"i've recently been left feeling more than a little empty by live music, and hardcore in particular.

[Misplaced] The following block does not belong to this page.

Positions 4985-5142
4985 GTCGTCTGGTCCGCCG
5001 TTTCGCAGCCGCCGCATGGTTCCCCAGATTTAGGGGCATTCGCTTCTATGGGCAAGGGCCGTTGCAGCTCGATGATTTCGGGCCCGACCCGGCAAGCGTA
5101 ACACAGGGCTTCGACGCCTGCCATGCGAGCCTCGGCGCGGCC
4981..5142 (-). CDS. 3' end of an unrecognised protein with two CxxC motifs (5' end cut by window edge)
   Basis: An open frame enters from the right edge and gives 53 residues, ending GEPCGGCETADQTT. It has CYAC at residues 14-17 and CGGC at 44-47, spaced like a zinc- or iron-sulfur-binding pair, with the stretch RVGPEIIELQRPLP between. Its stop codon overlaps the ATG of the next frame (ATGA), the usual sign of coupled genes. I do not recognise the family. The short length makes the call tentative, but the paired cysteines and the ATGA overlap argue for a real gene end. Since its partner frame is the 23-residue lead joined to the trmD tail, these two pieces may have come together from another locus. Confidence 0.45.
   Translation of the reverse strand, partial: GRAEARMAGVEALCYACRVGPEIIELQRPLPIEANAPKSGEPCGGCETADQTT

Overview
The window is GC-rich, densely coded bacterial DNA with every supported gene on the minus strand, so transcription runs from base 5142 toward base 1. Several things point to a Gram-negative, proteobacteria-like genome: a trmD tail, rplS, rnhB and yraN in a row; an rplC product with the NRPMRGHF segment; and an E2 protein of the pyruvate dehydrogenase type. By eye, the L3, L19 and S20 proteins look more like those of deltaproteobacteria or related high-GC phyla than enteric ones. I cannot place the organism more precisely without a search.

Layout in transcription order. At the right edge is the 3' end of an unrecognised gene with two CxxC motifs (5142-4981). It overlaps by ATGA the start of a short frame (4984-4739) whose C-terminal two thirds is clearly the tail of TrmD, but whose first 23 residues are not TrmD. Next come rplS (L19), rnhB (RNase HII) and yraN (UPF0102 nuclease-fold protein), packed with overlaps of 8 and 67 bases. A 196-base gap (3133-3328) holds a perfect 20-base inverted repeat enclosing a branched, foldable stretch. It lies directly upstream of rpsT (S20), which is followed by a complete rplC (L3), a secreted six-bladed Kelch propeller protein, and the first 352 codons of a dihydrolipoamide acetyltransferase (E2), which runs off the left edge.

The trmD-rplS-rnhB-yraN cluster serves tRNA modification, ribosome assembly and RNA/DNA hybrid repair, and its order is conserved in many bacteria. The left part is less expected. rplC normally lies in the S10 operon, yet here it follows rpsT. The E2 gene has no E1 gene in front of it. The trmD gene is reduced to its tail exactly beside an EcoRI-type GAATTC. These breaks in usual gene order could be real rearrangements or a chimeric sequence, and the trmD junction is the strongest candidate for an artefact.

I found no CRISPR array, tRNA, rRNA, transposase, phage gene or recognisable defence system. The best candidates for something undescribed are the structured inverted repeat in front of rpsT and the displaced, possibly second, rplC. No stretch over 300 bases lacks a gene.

a couple of weeks ago i went to see a hardcore band that had come from far away (the band was la quiete, but trust me, won't you, that isn't the point) and the short, most diplomatic and condensed report that i can give is that i felt a truckload of nothing through the entire night. i could see that a lot of people were really into the band/s but it just wasn't doing a thing for me. there were girlfriends with inches of make-up and blokes swinging from rafters and that stuff scratched at my emotional surface but couldn't reach the dermis. usually the kind of naffness that i witnessed would turn me into a grump. i watched the crowd throughout the 'headlining' band and there was but one woman in the midst of it. there were a couple of other women who looked like they were there for themselves on the periphery and a lot of 'girlfriends' well into the sidelines. as the band's set progressed, though, all of the women but that one got pushed further and further away, to make room for the men who were unleashing their... well, whatever it was that they were unleashing (and how empowering is it, really, to match the guys at what they're doing when what they're doing is being a pack of jerk-face jocks? honestly, that's a question). that and the general lack of positive women at the show and the way that a lot of the bands honestly all sounded the same to me and the complete void of emotion that the bands left me with would ordinarily upset me, most probably a great deal. but that night i just felt empty. i felt completely disconnected from what i was in the midst of and i felt an altogether lack of desire to be connected to it. it occurred to me that for all. intents and purposes, i may as well have been at a nightclub or a mormon mass, for all the affinity i felt i had with the majority of people in the room. i left the show and told myself that i would stop going to hardcore shows and i think that i will, for the most part."